DIY Breadcrumbs — Homemade breadcrumbs really do make all the difference so if you can find the time to make them, it’s worth it. Just chuck leftover bread crusts and slightly stale pieces in a freezer bag. When the bag is full, let them thaw and blitz them in food processor until you have coarse crumbs. If you want a little extra nutritional boost, you can throw in some wheat germ or golden flax seed with the bread. Then toast the crumbs on a cookie sheet until they are crisp and dry. Approx 10 minutes at 350. Make a bunch and store them in an air tight container — your pantry will thank you!

  1. Toss breadcrumbs with good olive oil and a few pinches of salt to taste. Use at least 1 cup of crumbs per pound of pasta. I always like to make a little extra because they’re so, so yummy. Toss the olive oil-coated crumbs in a hot pan until they’re nice and toasty.
  2. Wash and trim broccoli into bite-sized pieces. Cook until tender crisp (steam, saute or even microwave with a a few tablespoons of water).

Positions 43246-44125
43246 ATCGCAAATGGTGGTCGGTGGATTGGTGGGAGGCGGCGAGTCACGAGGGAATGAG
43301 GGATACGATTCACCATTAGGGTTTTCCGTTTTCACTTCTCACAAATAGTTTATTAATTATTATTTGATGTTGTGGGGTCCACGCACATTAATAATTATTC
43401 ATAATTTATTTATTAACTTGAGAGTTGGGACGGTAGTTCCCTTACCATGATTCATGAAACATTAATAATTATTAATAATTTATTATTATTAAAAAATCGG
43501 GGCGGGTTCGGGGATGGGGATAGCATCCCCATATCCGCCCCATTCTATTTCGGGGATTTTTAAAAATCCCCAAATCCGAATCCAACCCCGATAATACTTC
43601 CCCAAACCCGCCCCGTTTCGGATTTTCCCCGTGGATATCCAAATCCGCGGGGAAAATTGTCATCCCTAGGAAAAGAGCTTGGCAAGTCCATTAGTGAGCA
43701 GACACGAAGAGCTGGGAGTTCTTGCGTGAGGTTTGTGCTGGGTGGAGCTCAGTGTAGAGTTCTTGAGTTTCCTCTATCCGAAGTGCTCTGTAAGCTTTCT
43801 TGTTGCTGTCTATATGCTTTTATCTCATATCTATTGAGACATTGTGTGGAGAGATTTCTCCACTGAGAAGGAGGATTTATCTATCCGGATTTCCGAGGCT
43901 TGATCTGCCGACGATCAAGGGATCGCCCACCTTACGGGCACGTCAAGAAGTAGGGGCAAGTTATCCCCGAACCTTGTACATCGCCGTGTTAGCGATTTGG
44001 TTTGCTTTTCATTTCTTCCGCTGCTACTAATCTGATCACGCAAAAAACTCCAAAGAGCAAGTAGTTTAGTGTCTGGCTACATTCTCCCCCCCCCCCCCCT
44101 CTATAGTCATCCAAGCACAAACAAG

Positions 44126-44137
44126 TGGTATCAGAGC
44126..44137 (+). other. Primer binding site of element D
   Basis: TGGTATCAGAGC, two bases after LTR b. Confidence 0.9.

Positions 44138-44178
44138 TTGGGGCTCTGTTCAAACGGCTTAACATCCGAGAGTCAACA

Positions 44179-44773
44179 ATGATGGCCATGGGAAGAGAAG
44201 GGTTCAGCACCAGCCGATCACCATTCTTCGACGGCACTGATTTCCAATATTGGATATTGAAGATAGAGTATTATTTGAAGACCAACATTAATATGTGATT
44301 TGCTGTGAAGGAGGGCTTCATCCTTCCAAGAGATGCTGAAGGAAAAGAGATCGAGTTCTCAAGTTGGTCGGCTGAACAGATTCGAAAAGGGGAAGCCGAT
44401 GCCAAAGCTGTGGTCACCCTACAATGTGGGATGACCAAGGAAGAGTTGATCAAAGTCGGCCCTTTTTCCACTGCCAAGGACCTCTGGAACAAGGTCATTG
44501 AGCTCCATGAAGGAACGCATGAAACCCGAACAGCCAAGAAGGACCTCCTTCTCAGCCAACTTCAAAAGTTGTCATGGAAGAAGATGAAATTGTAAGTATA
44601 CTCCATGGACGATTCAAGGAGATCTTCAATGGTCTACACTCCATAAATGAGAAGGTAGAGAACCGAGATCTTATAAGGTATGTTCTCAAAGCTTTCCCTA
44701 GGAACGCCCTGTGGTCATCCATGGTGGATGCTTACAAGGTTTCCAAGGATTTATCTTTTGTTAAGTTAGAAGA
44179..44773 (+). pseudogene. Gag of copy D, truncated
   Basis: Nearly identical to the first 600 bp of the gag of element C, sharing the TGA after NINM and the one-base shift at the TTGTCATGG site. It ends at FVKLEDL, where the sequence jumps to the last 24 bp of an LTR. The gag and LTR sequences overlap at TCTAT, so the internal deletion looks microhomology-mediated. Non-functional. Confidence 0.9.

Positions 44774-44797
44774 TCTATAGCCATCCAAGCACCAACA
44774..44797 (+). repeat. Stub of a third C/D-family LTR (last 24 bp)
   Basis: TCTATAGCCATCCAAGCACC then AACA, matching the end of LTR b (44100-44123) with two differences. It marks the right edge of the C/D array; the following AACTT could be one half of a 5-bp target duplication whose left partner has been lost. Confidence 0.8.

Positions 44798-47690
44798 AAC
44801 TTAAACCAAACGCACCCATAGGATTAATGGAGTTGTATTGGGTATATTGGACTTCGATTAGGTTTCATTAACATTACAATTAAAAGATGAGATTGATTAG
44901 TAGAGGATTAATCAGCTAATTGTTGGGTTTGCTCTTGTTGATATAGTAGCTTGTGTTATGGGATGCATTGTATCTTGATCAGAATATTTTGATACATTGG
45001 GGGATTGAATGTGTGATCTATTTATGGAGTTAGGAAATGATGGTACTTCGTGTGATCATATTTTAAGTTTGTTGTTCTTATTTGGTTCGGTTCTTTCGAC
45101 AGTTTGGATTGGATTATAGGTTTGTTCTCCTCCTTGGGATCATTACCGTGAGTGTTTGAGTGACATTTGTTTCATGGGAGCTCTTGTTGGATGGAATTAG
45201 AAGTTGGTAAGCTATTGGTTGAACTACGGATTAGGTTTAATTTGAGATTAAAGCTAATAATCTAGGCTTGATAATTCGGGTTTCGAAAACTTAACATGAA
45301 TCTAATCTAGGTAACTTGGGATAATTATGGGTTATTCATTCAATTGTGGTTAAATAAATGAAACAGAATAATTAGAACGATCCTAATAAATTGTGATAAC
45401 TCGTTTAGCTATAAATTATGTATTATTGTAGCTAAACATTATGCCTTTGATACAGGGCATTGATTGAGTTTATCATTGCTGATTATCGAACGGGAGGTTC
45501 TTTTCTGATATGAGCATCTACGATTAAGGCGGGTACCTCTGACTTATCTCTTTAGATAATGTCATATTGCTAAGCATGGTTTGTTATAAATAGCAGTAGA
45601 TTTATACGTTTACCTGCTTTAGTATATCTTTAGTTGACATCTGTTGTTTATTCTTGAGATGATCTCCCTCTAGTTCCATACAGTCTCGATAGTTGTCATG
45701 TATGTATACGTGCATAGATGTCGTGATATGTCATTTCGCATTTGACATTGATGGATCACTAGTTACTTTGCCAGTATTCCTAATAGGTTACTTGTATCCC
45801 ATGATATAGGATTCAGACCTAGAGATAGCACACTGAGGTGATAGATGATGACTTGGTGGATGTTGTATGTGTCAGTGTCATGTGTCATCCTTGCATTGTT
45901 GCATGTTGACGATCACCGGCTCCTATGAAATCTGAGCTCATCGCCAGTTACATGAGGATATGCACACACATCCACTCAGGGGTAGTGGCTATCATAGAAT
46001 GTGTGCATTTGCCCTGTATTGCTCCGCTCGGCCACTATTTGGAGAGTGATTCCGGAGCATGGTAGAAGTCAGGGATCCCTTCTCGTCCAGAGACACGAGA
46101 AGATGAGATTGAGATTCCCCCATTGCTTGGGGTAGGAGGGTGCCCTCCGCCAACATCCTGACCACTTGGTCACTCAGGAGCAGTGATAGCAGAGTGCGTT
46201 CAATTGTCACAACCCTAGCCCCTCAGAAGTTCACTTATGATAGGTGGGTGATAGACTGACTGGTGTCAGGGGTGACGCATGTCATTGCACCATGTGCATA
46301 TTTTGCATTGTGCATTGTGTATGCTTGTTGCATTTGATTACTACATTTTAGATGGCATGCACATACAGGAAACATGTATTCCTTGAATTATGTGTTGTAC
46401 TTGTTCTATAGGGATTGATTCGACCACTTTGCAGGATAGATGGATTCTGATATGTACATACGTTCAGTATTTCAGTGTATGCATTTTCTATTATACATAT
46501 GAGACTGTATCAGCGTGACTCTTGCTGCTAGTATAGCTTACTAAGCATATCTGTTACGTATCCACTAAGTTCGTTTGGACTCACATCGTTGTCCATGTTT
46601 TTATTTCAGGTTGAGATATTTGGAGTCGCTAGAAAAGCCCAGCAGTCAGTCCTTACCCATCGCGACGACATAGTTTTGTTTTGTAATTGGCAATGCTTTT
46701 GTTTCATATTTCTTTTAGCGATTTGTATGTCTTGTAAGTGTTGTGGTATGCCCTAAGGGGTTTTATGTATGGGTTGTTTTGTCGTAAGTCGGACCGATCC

3. Cook your pasta until al dente in well-salted water.
  4. While the pasta is cooking, mince several cloves of garlic and saute in olive oil until they just begin to turn golden.
  5. Immediately add the cooked pasta and broccoli and toss. Sprinkle with half the breadcrumbs and toss well again. Add a sprinkle of salt, a squeeze of lemon juice, and a generous grating of parmegiano reggiano. Taste and adjust seasoning. You can add a few spoons of pasta water if you want a moister dish.
  6. Place in a serving bowl and sprinkle with remaining breadcrumbs (a little minced parsley would be good too, but it’s totally optional). You can reserve some crumbs for sprinkling at the table if you like along with some parmegiano, good olive oil and lemon wedges.

Happy Lemon Risotto

The crazier life gets, the more I am won over by the versatility and ease of risotto. It’s serious comfort food, endlessly adaptable and an old standby that can be pulled together last minute with ingredients I almost always have in my pantry (arborio rice, chicken stock, an onion, a hunk of parmegiano reggiano) and jazzed up with a few bits of whatever else is around. While stove-side stirring is required, it somehow feels less stressful than recipes that require a lot of chopping or ingredients…. or thinking!